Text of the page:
Pure religion: Earning the shirts

This November some 9,200 youth participated in a cultural program highlighting the many things Church members in the Boise Idaho Temple District treasure: The light of faith, heritage, industry, families, youth, liberty, service and the gospel. The Church staged the youth cultural celebration, titled "Treasure the Light," the night before President Thomas S. Monson rededicated on Nov. 18 the Boise Idaho Temple, which closed 15 months before for extensive renovation.

The production, held in the Taco Bell Arena at Boise State University, was less about dancing and more about preparing for the temple, explained Gary Walker, Youth Cultural Celebration Sub-Committee Chairman.

One experience illustrated that. In one scene of the production, youth from the Emmett Idaho Stake donned "Helping Hands" T-shirts and honored the thousands of Church members who wear the shirts every year as they respond to disasters across the globe.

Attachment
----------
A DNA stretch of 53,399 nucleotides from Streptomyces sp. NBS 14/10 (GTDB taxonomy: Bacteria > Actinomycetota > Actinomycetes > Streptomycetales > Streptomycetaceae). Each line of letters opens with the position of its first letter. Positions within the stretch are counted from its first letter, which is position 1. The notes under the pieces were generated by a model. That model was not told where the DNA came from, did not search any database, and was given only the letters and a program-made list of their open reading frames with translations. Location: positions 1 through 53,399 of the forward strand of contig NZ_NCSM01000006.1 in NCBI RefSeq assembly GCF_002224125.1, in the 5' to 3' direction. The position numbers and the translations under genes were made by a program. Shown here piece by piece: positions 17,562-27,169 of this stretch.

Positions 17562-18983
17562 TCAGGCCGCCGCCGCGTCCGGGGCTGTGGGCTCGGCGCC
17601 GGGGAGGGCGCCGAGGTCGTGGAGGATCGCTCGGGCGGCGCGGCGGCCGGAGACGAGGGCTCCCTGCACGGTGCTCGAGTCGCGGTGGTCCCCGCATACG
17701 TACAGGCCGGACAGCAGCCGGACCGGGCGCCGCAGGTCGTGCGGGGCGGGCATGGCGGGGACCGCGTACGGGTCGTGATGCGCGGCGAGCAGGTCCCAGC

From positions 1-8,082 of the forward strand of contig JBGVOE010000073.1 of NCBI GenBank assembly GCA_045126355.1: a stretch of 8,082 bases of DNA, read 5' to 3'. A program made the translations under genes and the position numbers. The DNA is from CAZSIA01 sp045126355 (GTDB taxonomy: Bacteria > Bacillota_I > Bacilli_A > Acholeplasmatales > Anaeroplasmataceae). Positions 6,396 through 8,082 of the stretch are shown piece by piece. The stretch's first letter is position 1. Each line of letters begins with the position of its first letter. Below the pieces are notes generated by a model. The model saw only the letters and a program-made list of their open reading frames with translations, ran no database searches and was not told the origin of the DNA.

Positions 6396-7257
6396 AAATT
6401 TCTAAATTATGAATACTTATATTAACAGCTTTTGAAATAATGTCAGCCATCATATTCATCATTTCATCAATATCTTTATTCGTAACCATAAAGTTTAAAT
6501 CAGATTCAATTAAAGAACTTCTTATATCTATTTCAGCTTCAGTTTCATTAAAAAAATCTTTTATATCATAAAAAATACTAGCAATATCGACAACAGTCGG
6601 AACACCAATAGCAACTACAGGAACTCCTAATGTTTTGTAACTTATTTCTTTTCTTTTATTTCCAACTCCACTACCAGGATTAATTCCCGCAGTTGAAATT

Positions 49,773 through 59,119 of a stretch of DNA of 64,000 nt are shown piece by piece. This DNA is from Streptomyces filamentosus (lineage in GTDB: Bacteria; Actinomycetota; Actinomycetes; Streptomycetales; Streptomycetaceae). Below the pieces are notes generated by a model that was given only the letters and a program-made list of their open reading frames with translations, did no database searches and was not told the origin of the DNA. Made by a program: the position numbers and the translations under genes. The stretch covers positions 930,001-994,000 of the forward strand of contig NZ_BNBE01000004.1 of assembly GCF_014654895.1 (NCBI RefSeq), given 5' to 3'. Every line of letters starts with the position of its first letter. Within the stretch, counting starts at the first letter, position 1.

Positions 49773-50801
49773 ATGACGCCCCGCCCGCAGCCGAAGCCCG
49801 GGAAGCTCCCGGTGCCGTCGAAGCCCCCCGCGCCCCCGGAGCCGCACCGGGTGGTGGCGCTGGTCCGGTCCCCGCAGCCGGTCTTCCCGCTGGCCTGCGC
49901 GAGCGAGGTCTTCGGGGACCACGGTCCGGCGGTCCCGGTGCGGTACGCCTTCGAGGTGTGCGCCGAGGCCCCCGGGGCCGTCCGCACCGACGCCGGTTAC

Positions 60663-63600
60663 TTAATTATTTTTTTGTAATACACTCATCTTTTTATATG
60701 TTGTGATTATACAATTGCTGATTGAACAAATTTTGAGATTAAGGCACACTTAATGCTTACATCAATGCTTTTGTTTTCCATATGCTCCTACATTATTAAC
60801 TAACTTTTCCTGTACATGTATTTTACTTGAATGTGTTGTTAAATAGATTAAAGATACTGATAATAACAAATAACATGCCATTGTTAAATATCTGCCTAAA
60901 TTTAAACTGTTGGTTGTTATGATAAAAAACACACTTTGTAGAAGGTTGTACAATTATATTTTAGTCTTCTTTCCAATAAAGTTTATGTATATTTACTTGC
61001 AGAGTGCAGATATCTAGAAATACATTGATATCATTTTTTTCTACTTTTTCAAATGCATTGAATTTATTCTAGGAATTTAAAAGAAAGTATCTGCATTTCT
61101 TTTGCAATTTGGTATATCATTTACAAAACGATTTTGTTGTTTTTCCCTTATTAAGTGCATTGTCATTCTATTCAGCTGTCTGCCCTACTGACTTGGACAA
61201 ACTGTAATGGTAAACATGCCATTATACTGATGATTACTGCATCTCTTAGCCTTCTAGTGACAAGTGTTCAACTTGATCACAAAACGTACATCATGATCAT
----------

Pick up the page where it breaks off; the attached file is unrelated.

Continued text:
Because of what the shirts represented, some of the young men in the scene decided that if they were going to wear the shirts, they should earn them, said Brother Walker. So they set out to find a service project.

An opportunity came up to pick apples at an apple orchard, owned by Dave and Shannon Anderson, for the local food bank. A service project was scheduled. However, a few days before the project was to take place, the Andersons became worried that the apples would not stay good.

When the youth learned the apples may go bad before the service project, they quickly responded. Text messages went out with a simple request: "Pray for the apples."

Apple trees at the Anderson Orchard were planted at the same time as apple trees on adjacent property. But a customer wanting to buy apples reported to Sister Anderson that while the apples on the adjacent property had gone bad, the Andersons' apples remained in good condition.

Sister Anderson immediately called youth leaders. She said, "Tell the young men that their prayers have been answered and to come pick our apples."

One youth leader said that is exactly what the young men did. "We picked over one ton of apples, then delivered them to the food bank," said Kari Hale. "I have never experienced anything quite like it as I watched 50 young men and leaders use the same buckets they will be using in their cultural celebration dance, to pick those trees clean."

Sister Hale heard one young man say, as he carried his bucket of apples, "I definitely earned my shirt today!" — Sarah Jane Weaver

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